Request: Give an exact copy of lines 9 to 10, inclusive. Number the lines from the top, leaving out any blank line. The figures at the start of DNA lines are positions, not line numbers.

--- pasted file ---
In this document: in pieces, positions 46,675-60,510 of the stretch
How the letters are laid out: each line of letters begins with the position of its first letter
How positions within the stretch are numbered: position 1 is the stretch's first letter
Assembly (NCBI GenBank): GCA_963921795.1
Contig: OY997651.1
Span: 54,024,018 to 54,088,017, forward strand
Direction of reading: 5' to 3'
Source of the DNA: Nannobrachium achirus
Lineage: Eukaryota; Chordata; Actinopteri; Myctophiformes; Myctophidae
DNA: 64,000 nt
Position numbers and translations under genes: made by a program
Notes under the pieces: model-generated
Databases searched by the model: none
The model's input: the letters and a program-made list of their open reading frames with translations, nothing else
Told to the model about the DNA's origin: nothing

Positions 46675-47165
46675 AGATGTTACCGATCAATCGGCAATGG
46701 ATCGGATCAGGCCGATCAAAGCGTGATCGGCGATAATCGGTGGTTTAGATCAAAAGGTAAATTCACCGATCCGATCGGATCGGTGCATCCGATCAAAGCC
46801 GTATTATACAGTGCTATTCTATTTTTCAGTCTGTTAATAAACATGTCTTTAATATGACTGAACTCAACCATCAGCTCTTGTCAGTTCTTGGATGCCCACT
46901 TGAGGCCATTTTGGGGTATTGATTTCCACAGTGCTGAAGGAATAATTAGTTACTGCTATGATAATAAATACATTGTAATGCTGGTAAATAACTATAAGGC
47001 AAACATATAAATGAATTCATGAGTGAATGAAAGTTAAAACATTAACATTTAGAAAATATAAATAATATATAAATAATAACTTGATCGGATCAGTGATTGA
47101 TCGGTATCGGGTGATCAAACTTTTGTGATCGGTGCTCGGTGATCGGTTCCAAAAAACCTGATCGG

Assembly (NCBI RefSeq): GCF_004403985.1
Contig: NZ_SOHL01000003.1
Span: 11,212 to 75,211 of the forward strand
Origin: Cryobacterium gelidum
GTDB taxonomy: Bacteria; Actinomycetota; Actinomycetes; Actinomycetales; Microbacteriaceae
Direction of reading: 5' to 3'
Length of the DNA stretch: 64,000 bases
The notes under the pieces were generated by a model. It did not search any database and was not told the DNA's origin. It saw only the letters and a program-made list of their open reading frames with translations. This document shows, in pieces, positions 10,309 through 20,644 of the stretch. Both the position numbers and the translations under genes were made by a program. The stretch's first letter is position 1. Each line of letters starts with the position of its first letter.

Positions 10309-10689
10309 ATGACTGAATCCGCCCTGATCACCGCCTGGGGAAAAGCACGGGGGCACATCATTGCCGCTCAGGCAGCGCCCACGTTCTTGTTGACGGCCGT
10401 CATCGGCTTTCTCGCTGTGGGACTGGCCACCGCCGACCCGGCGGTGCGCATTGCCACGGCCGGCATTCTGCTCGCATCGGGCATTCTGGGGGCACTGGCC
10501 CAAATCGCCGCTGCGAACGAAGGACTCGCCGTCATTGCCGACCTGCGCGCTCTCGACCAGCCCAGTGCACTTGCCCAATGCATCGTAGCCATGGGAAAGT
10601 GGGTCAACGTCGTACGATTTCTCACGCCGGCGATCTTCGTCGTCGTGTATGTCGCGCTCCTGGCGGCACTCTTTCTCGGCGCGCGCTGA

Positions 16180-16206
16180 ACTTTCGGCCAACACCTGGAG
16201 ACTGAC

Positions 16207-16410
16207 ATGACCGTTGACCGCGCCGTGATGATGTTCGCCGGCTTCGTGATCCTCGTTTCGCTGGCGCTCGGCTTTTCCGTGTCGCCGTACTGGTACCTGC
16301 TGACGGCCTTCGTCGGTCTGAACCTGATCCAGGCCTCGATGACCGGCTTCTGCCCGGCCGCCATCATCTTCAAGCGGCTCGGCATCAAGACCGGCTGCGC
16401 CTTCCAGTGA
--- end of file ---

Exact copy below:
Lineage: Eukaryota; Chordata; Actinopteri; Myctophiformes; Myctophidae
DNA: 64,000 nt